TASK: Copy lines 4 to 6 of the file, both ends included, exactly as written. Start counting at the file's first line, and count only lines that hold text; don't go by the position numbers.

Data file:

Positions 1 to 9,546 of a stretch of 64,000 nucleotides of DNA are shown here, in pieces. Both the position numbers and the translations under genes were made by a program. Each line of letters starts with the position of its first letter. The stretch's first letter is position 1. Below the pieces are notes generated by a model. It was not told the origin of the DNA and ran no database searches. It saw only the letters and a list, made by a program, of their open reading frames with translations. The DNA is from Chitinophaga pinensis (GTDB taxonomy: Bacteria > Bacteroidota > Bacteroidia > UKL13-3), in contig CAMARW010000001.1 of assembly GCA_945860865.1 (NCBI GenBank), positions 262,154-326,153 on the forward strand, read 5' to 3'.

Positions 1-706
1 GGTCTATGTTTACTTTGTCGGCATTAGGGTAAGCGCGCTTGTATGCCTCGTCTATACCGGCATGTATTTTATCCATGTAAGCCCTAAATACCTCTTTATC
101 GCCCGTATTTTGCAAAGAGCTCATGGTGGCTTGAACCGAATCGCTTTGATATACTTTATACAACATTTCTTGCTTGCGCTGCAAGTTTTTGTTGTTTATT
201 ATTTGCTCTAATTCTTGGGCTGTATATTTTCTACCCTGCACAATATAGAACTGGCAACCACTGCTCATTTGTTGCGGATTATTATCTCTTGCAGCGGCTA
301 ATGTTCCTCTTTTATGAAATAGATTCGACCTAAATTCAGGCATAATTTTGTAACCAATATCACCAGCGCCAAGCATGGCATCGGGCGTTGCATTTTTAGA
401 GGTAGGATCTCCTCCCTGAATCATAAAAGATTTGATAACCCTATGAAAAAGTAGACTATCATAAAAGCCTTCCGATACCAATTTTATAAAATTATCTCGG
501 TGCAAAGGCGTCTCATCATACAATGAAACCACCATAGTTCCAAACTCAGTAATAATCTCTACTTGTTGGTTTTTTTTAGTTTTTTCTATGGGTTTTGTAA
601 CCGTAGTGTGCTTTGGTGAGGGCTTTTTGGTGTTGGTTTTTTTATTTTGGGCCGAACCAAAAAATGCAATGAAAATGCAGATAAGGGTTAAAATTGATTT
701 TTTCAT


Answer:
101 GCCCGTATTTTGCAAAGAGCTCATGGTGGCTTGAACCGAATCGCTTTGATATACTTTATACAACATTTCTTGCTTGCGCTGCAAGTTTTTGTTGTTTATT
201 ATTTGCTCTAATTCTTGGGCTGTATATTTTCTACCCTGCACAATATAGAACTGGCAACCACTGCTCATTTGTTGCGGATTATTATCTCTTGCAGCGGCTA
301 ATGTTCCTCTTTTATGAAATAGATTCGACCTAAATTCAGGCATAATTTTGTAACCAATATCACCAGCGCCAAGCATGGCATCGGGCGTTGCATTTTTAGA